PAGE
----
Keep things fresh for your beloved pets
Hey there, time traveller!
This article was published 16/03/2022 (449 days ago), so information in it may no longer be current.
There has been a lot of chatter in social media lately about the best way to extend the lives of our pets. I love it! People are always saying how much their pets mean to them, and now we’re supporting that love with real ways to make our pets lives longer and happier.
Anyone who knows me knows that I am an avid raw feeder. It took a while to get me past decades of training that ‘dog food’ is little brown pebbles. I love the results I have seen in my pets and thoseof my clients, and it just makes sense to eat cleaner, fresher foods.
But raw is not for everyone, I know that.That doesn’t mean you have to limit your pet to one type of kibble — and only kibble — for its entire life.
Studies are coming out which show that adding small amounts of fresh foods to your pets’ diets can make a tremendous difference in pet health. Some foods are more effective than others, and many have very specific benefits, which I will try to share here.
I watched a presentation years ago by Rodney Habib, co-author of The Forever Dog with Dr. Karen Becker, in which he recommended some simple everyday items, such as a handful of kale leaves or a simple egg — fresh foods that we should be adding to processed diets. I have several bunches of kale in my freezer, ready to crumble and put in my dog’s food (tried it with my cat, but he picks out each little piece and leaves them in the bottom of his bowl). Eggs, either cooked or raw, are great nutritional bumps, and the membrane in the shell is loaded with cool nutrients.
In fact, the post that inspired this article was from Karen Becker. She wrote about using apiaceous vegetables (e.g., carrots, cilantro, parsnips, fennel, celery, parsley), touting their antifungal and antibiotic properties. The thing that caught my eye was that the compounds in these foods are said to detoxify mycotoxins. Without getting too technical, mycotoxins are dangerous chemicals found in many pet foods. They come from using ‘feed-grade’ grains that were improperly stored and grew moulds. If adding some parsnips can help protect against this, let’s do it.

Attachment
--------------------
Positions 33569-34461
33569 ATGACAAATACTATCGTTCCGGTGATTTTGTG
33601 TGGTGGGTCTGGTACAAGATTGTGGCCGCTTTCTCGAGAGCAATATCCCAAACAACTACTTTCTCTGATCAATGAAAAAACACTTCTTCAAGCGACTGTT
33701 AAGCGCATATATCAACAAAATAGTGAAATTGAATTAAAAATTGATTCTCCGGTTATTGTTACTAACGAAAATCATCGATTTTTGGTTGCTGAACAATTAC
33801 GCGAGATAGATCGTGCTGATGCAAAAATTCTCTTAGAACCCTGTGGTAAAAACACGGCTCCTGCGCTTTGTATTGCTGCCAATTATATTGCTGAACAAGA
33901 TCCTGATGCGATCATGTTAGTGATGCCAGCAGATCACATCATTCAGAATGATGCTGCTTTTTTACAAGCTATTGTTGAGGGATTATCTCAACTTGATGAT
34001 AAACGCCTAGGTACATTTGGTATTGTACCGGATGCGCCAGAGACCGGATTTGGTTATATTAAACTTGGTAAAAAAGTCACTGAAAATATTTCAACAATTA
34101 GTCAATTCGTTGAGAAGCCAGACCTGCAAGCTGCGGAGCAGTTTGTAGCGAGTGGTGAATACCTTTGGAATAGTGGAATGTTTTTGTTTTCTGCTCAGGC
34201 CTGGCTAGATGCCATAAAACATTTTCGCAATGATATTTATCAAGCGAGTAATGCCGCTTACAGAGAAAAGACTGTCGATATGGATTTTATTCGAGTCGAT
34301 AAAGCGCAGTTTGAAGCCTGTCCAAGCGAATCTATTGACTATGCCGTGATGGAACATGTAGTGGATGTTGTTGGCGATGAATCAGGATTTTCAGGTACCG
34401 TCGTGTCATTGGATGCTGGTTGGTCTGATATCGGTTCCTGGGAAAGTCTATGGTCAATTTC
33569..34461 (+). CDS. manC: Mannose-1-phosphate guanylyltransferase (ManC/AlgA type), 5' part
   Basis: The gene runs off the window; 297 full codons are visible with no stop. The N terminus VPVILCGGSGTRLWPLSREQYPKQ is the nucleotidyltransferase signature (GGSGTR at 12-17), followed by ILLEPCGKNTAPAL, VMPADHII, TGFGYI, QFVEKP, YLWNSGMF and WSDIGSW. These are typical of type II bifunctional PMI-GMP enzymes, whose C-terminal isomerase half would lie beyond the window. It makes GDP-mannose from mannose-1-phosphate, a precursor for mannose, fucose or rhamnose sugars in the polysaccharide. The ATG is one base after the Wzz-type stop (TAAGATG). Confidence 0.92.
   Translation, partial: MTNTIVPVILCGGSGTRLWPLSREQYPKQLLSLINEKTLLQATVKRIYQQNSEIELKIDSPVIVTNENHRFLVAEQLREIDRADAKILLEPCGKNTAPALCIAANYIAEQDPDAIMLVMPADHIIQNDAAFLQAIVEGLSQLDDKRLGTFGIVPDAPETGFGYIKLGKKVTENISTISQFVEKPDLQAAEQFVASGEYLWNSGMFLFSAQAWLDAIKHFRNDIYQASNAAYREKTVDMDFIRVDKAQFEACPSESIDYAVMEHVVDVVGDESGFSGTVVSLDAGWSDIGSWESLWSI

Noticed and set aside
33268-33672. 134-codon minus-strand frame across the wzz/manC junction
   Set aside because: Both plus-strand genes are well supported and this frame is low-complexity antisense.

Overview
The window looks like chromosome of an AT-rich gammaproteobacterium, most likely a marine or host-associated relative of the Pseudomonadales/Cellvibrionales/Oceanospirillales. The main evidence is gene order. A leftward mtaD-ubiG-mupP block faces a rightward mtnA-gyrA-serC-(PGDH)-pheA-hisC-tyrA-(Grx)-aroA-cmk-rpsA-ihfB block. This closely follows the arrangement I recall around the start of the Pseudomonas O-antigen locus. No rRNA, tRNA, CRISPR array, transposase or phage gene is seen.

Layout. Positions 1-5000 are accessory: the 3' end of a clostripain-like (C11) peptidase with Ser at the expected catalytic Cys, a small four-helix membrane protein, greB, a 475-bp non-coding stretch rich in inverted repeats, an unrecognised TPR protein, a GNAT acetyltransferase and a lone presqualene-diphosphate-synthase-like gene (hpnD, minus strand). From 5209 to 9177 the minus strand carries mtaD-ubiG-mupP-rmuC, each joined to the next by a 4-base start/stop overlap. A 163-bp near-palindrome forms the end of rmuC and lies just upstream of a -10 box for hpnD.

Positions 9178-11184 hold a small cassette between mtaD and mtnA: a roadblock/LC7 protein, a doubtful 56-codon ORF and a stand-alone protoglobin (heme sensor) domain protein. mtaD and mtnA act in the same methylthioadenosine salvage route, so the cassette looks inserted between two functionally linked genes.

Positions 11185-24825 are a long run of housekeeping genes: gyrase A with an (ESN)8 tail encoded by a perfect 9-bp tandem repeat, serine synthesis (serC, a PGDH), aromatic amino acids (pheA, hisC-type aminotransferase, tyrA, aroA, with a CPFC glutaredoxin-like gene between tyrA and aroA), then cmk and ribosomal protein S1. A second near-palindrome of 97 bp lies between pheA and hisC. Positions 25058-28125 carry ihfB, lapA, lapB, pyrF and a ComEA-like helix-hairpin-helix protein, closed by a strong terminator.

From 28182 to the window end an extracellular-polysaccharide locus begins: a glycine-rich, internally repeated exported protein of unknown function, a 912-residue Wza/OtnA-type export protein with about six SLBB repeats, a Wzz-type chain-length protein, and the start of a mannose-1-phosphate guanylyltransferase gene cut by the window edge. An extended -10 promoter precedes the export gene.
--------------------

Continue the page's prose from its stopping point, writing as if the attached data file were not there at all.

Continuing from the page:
Another life-prolonging food we have in the fridge is spinach. Sure, it gives Popeye a boost, but it can also boost your pet’s longevity. Being high in folates, an essential B vitamin, spinach can reduce DNA damage, a big part of aging. To best release the beneficial folates, you need to puree the fresh spinach. Using some water or, even better, bone broth, blend the spinach into a puree, then freeze it in ice cube trays. Then you can pop one into your dog’s food any time you want.
Ice cube trays are one of the best ways to portion your fresh food additions, making up weeks- or months-worth of boosters at a time. Blend these things up, either together or separately, and even pop some berries or other foods into the trays first before adding the puree. Once frozen, you can pop them out into a freezer bag, then take them out at mealtime and add them to your bowl.
Another tip is to change up your kibble. Feed different flavours and different brands, keep it interesting for your pet, and vary the nutritional opportunities. If you can’t buy expensive food all the time, buy it occasionally and sprinkle it in.
Better nutrition is the best and easiest way to make our pets live longer, healthier lives. Bone appetit!
Pets Are People, Too
Jeff McFarlane is the owner of Thrive Pet Food Market. Contact him with your questions or ideas firstname.lastname@example.org or visit www.thrivepetfoodmarket.com